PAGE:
Wittur, Joyce: Computer-Generated 3d-Visualisations in Archaeology Between added value and deception. xviii+276 pages; illustrated throughout; with CD; ISBN 9781407310718. £45.00
(Archaeopress, Oxford 2013)
Compte rendu par Ilona Skupinska-Lovset, University of Lodz, Poland

Nombre de mots : 775 mots
Publié en ligne le 2015-01-20
Citation: Histara les comptes rendus (ISSN 2100-0700).
Lien: http://histara.sorbonne.fr/cr.php?cr=1901
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          The subtitle of this thorough and erudite work puts things very well “Between added value and deception”, and Dr Wittur succeeds in the difficult task of preserving a balance between the two. In order to cover a wide range of topics within the field of European archaeology she discusses a Neolithic hillfort near Avebury in Wiltshire; a Mediaeval church in Belgium; and an insula in Pompeii, as well as dealing with ethics, shapes and modelling, all in all quite competently.


         The book was submitted as a Heidelberg doctoral dissertation and as such is full of detailed research. It is in turn based on the author’s MA research and on her experience as a tourist guide and education officer at Lorsch Abbey, where a virtual reconstruction is on public display. She thus looks at virtual reconstruction in archaeology both with the eyes of a creator and as a consumer. Such a position enriches her reflections.


         The author draws attention to ethical questions, presented as moral norms. These are discussed from the point of view of the quality of a moral standpoint (or the lack of such) on the side of the suppliers of computer generated reconstructions. A failure to obey such moral rules may lead to the deception of users, of the general public. Visitors, she stresses, are rarely qualified to judge the origin of their deception that might be hidden in such visual material.


         The fear of misleading the observer with technically perfect images is discussed in the context of perception and cognitive theory (p. 47 ff.), where dishonest procedures are also discussed. The question of “real and restored” is briefly presented in the chapter “Photo-realism or non-photorealistic rendering” which in turn directs the reader to a chapter entitled “Cognitive theory”. The introduction serves the purpose of a “summing-up”, drawing attention to problems but not discussing them any depth (though there are useful references to relevant literature).


         “Pompeii, Insula IX.8” is the result of a joint undertaking: the “MUSE” and the “Pompeii-Insula del Centenario” projects, both of which aim for the preservation and documentation of the remains of the past.  In presenting “Pompeii, Insula IX.8” it is stressed that the term “philological approach” can be understood as being practically equivalent to “applied ethical”, the term used by Joyce Wittur in the present book.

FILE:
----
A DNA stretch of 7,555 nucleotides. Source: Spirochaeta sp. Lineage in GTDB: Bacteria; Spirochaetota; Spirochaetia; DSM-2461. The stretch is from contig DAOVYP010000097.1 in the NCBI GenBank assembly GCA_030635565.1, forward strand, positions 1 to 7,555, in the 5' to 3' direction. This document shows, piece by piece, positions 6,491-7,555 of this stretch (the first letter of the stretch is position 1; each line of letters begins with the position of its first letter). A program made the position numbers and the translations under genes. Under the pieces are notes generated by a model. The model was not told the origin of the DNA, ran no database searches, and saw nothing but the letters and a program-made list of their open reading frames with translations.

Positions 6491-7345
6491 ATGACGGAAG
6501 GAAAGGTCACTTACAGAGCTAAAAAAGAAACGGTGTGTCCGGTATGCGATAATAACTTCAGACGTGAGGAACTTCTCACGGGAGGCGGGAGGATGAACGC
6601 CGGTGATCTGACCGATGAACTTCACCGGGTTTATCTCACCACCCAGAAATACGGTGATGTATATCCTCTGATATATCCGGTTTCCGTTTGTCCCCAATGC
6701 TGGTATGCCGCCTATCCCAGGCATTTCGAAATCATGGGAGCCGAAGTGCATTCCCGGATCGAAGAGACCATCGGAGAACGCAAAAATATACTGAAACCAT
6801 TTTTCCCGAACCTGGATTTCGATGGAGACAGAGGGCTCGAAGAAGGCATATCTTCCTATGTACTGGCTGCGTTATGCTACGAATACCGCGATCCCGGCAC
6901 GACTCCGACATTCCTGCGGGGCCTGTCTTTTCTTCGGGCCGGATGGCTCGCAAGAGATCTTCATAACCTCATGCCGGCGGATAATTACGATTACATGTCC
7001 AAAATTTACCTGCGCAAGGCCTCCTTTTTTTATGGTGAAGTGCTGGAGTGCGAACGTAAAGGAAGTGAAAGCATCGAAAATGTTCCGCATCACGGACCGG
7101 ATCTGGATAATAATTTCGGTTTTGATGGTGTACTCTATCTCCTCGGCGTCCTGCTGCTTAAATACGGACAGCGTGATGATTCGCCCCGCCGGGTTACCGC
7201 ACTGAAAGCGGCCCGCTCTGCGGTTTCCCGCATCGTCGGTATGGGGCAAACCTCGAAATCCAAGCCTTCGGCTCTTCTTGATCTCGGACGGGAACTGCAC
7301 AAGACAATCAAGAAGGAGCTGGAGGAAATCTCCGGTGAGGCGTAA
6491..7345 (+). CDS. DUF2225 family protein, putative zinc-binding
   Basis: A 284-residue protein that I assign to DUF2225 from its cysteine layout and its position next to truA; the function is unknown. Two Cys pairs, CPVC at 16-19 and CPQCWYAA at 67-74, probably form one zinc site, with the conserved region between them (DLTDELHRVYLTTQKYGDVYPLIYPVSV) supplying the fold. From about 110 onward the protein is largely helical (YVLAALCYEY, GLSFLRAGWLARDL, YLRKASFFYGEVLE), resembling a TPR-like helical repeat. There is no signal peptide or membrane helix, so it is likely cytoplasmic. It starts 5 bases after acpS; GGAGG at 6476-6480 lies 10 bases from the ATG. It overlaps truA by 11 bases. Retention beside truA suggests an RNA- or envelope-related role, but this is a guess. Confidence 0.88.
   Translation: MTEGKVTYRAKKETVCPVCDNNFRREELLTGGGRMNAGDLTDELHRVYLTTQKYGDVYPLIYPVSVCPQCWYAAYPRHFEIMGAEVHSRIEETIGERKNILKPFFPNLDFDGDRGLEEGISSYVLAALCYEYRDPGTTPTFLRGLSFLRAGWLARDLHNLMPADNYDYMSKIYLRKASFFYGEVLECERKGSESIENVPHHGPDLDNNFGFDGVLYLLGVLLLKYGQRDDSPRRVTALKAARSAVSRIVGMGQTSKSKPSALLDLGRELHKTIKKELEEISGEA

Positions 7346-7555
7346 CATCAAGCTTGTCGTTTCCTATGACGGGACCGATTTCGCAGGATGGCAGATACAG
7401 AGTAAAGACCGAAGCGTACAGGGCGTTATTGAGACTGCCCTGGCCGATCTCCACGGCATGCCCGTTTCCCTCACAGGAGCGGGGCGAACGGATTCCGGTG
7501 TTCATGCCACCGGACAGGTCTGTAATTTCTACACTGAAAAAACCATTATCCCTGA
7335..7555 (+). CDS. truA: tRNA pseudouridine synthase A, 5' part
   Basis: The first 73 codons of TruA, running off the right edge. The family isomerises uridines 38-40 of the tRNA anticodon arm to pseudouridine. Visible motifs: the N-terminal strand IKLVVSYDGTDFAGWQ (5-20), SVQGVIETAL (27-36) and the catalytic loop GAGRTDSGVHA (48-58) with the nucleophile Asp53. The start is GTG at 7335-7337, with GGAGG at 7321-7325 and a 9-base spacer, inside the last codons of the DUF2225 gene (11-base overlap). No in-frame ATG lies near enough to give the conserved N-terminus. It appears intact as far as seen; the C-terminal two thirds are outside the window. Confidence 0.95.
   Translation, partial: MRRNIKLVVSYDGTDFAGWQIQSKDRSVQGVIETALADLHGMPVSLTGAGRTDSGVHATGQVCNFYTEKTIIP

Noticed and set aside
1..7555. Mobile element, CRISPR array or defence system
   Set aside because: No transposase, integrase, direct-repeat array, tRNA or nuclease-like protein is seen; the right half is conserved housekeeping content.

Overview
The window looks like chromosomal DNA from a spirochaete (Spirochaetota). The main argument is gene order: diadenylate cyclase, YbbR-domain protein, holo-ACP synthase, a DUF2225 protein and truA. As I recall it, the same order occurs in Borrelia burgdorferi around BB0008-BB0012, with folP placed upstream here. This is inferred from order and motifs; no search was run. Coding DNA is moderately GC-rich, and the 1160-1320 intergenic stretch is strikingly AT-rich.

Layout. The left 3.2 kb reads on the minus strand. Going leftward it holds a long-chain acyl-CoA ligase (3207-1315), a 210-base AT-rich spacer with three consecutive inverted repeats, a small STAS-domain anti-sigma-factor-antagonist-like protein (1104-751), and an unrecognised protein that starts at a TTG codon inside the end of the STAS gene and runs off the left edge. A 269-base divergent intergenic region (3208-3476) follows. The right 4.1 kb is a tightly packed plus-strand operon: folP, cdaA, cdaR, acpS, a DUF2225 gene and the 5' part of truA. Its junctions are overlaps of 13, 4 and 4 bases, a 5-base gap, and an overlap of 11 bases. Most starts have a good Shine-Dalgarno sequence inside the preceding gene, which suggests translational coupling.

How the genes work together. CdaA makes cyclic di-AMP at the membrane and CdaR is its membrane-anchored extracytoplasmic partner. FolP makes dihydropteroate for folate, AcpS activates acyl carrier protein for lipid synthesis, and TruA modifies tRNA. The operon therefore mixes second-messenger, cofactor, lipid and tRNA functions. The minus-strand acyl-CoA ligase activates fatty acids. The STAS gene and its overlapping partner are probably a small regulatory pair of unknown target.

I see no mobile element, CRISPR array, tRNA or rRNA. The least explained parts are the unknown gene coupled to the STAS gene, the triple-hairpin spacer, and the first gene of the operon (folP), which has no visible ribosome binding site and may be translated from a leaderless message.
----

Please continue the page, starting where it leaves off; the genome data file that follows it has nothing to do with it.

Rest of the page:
The author touches on the question as to whether virtual models can be authentic or objective, or whether they are by their very nature deceptive. This discussion remains in the field of an account of “the power of images” as opposed to a description of the reality. Most texts explicitly refer to virtual reality (VR).  The author notes that ethical and/or theoretical questions are rarely touched upon among scholars who use computer generated reconstructions in their work. Moreover, she is of the opinion that many scholars are “completely unaware that such issues exist” (p. 16).


         Since the first models in an archaeological context were created in the early 1980s, efforts have been directed into overcoming technical problems, not the problem of comprehension. The author stresses the need to inform the lay public that models are not a true representation of a past reality but simply one of a number possible ways of presenting it. Models can only be understood as simulations of the real world based on assumptions.


         The interaction between visitors and a cultural heritage project is generally seen as necessary. In the future “smart museums”, IT infrastructure and services will increase interaction between multilingual European citizens and cultural heritage objects, supposes the author.


         Globally, the book is very rich in detail, which at times obscures the clarity of the discourse. However, by the end of the book the reader discovers that she or he has learnt more than expected; and that the technical possibilities in exhibiting are constantly being broadened. This has caused the author to dwell on questions not only associated with the increasing possibilities of visualization, but also with ethics, as well as with cooperation between various disciplines. The book is supplied with a rich bibliography and has a PDF version on  CD-ROM. This has links marked in two colours; links within the document in blue, external links in magenta, all to make reading easier.


         The work only deals with selected European sites and objects, and all the discussions are in European terms; work on these issues in the United States and Canada is considered beyond the scope of this thesis. The concluding Chapter 11 states (p. 255) that although the number of different models and perceptions is insurmountable, Dr Wittur’s optimistic conclusion is that “by adhering to applied ethical issues, quality assurance for virtual models can be accomplished”. The present reviewer can recommend this work.